I was born at No.4 Mountfield Gardens, which is a row of two-bedroomed terraced cottages set back between Daventry Street and Pendicke Street.  I was told I was born not only in the same bedroom that my Great Grandmother Martha Duckett had died in during the 1918 influenza epidemic, but also in the same bed that she had passed away in!  Albeit in the 22 years that had passed; the bed clothes had been changed.  But that’s local history for you.

My parents, William and Evelyn Griffin started their married life living at No.4 with my Great Aunt Lucy Duckett.  My Grandfather Ralph Griffin had died in WW1 and my Grandmother Mabel, Aunt Lucy’s sister, married George Powell after the war and they lived at No.1 Mountfield Gardens.

Great Grandad William Duckett died in 1931 age 82, before I was born. In his later years, while he lived at No.4, I was told he would take a walk down the entry from Mountfield Gardens and spend hours looking along Daventry Street, where he could see the comings and goings for Southam.  This was where he saw the first car to come to Southam, which belonged to Dr Lattey’s son who lived at “Hammerfest”, the house in Wood Street that was demolished to make way for the car park in 1972.

It was this car that in later years at “Hammerfest” I found the rotting remains of the body, but unfortunately with no mechanical parts, so restoration was not possible.   Called a Sabella, they were made from 1906 – 1914, with a 10 hp JAP engine and belt drive.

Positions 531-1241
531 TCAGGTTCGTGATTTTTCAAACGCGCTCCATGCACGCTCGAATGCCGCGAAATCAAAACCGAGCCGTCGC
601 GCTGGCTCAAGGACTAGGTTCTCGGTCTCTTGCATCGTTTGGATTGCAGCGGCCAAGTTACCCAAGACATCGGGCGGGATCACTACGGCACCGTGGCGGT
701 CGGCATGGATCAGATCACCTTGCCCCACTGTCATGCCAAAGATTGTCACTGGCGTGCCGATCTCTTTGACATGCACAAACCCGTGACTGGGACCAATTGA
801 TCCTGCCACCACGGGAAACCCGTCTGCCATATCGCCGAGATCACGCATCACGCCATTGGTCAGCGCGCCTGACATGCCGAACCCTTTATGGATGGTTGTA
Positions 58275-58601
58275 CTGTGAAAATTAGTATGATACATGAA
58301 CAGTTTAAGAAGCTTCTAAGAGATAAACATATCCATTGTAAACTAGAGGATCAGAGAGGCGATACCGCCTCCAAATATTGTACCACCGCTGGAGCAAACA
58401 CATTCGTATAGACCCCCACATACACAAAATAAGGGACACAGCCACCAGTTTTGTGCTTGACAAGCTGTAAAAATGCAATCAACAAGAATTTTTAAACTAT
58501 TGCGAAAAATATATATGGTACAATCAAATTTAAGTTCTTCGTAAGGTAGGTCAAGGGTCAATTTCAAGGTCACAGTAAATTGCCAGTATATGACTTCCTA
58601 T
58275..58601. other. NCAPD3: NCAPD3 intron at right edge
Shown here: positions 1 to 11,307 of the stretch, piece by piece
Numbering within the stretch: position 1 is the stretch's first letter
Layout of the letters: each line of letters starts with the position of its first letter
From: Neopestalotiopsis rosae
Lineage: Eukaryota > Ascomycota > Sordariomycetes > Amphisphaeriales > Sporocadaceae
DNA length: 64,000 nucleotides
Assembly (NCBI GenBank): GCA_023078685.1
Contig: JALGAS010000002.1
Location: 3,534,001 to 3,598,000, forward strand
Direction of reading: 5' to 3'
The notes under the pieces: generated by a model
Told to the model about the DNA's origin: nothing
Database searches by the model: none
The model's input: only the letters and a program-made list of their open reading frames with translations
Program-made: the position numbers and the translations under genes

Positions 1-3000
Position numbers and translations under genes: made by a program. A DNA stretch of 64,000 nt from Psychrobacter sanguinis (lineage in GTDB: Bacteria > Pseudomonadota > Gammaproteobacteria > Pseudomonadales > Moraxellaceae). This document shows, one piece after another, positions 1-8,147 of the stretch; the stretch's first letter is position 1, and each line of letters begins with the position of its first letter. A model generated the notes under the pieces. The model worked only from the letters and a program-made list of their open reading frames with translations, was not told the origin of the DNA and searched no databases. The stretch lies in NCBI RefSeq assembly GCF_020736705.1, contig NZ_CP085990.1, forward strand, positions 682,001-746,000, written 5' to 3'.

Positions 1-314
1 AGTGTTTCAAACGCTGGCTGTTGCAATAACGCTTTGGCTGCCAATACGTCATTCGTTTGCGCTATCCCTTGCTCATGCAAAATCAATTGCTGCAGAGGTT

The maker’s plate on the rotten body stated 33, Southampton Street, Strand, with the number 113 on the plate which might indicate it was the thirteenth Sabella made – a common stratagem.  The National Motor Museum gave me some information, but their address was from a 1912 issue of the Motor Cycle magazine as 110, Albany Street.  They further informed me that as far as they knew no Sabella car is left in existence.

The car as I found it was about 96 inches (244 mm) long and 28 inches (71 mm) wide.  It was a two seater, with the passenger sitting in front of the driver.  The chassis was wooden and looked very like a large early perambulator.  Had it been in better condition I would have considered restoring it, but sadly this was not possible.

More information about the Sabella has been found in a copy of the Bexhill on Sea Observer, June 1911, when journalist Mr Stirling was allowed to drive one from London to Bexhill.  He described it as a ‘luxurious cheap little run-about’, weighing only 4 cwt and without a clutch or gearbox.   It was well sprung and rode easily over the rough roads, providing a comfortable two hour drive and doing 50 miles to the gallon.

He further described it as of smart appearance, being low built and long, with the seats in tandem and the driver behind, and all protected by a cape hood.  The air- cooled engine was driven by two V shaped belts on expanding pulleys, one each side to each wheel.  In the absence of a clutch, a lever slackened the belt drive between the engine pulleys and rear wheels, which when taken up, the car glided forward.


Images of the Sabella car courtesy of www.allcarindex.com – World’s Largest Automobile Encyclopedia


Our Summer Exhibition in Tithe Place atrium is now open, and is titled ‘After the War’. The exhibition is open on Thursday, Friday and Saturday mornings from 10am to 12 noon. It features changes in Southam that took place in the post-World War 2 era.  If you are interested in finding out more about local history, contact Southam Heritage Collection.  Please see our website for where to find us and our current opening times. Contact: 01926 613503 email southamheritage@hotmail.com  visit our website www.southamheritage.org and find us on Facebook: Southam Heritage Collection.